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‘The Pied Piper Of Utah’ Mike Conley Helped Build 2019 Jazz Team

Mike Conley #11 of the Memphis Grizzlies dribbles the ball against the Washington Wizards in the second half at Capital One Arena on March 16, 2019 in Washington, DC. NOTE TO USER: User expressly acknowledges and agrees that, by downloading and or using this photograph, User is consenting to the terms and conditions of the Getty Images License Agreement. (Photo by Rob Carr/Getty Images)

SALT LAKE CITY, Utah – Picture this: new Utah Jazz point guard Mike Conley marching toward Vivint Smart Home Arena, playing a magical clarinet with other players following blindly so they can play with him. Well, that is kind of how the offseason looked.

It’s kind of hard to picture, at least the part about Conley cruising around with an enchanted musical instrument, but convincing others to follow him and play for the Utah Jazz? That’s not so hard to believe and it is why Jazz Executive Vice President of Basketball Operations Dennis Lindsey called Conley a Pied Piper.

“(Conley is) more like Tim Duncan like in what he does, more so than what he says. And that created a little bit of forward momentum with Ed Davis, Jeff Green and Bojan (Bogdanovic),” said Lindsey during Jazz media day.

Lindsey’s description of Conley as the Pied Piper of Utah caught the new point guard off his guard, but he did not deny his role in recruiting others to come to Salt Lake City.

“I’ve had a lot of relationships with guys throughout my career,” said Conley. “And I just want to win. So whoever (the Jazz) were looking at, (they) let me know. And whatever I can do to help whether it’s texting or calling guys. And it just so happens that Jeff (Green) and guys like Ed (Davis) and Emmanuel (Mudiay), I would give them a call and see where their mind is at and tell them if they want to win and be part of a good culture, this is the place to be. They all bought in.”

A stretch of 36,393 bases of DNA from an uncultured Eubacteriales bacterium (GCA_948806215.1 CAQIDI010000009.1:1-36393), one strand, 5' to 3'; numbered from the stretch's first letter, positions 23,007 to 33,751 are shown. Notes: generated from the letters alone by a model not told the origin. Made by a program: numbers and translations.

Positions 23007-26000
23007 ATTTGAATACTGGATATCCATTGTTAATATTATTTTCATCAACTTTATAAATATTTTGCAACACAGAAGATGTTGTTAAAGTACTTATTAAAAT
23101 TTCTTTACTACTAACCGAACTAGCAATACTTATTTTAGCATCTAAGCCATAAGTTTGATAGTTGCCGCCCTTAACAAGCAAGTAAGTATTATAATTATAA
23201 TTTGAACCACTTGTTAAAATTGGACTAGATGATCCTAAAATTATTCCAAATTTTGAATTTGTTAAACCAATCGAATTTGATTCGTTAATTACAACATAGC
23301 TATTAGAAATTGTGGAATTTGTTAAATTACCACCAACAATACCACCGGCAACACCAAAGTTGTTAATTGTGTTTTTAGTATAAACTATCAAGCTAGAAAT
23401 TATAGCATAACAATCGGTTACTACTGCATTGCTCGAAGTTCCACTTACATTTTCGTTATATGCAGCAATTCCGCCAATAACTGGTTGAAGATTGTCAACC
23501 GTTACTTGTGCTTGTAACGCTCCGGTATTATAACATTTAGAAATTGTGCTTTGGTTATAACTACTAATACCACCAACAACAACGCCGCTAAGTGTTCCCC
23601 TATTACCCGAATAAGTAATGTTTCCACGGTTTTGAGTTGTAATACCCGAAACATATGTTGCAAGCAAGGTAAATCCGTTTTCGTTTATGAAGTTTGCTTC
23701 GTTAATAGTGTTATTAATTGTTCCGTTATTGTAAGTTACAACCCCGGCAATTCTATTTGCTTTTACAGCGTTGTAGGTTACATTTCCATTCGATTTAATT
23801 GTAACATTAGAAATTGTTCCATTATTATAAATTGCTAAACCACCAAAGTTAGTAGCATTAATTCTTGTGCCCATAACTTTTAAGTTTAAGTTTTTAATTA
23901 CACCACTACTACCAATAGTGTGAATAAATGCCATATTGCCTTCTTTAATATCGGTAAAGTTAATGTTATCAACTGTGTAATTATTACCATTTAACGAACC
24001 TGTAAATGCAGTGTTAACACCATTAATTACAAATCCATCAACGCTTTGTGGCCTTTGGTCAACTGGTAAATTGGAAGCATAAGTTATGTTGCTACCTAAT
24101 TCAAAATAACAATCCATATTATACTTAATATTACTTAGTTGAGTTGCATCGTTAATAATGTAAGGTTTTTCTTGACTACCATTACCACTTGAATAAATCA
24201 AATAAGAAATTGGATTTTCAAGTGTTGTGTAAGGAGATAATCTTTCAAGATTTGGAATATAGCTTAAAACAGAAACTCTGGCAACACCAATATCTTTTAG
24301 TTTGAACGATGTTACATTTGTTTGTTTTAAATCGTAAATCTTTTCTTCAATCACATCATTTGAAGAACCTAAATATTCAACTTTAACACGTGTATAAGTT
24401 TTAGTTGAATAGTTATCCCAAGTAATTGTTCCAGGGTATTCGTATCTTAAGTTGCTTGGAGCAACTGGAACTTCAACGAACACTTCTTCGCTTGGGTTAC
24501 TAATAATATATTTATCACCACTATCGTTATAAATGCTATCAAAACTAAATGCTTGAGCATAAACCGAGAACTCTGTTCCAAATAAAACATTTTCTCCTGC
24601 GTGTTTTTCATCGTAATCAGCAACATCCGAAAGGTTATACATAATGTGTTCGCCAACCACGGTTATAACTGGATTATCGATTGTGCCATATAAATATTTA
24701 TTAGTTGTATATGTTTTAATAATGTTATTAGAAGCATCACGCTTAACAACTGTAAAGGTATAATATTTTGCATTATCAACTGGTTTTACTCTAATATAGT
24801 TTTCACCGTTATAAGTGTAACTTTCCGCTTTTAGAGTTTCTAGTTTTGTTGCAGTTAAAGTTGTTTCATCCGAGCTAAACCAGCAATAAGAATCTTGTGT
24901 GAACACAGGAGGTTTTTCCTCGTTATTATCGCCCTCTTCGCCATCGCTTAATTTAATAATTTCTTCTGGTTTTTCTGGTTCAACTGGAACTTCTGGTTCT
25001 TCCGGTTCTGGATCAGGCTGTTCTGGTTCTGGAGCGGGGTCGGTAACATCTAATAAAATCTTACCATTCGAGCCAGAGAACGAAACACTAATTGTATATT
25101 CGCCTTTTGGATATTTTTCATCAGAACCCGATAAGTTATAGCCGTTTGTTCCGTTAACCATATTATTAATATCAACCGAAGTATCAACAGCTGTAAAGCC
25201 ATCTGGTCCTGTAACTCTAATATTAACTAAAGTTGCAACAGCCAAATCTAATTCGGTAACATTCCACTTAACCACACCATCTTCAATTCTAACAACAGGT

Maybe Conley should go into sales and marketing, or maybe his reputation as a good player, great teammate and exceptional leader precedes him.

“I saw an opportunity to get better especially with Mike,” said Mudiay. “When (Conley) reached out to me, I felt like ‘forget about the starting role, just go learn as much as you can and try to get on a winning program’…And when you’re winning you learn so much.”

Conley downplayed any thought of him taking over as the main leader of this team.

“I’m just coming to be myself. I’m not going to be overwhelming or take over the room, because these guys have played together for a while. Donovan is a great leader, Joe is a great leader, Rudy is a great leader. All these guys lead in different ways…I demand a lot out of myself which means I demand a lot out of the team. I just like to practice what I preach. If I want guys to be in early or be more professional. I need to be showing that as well…that’s how I’ve always been. It’s easier because I can just be myself.”

It looks like just being himself has, so far, paid off for the Pied Piper of Utah.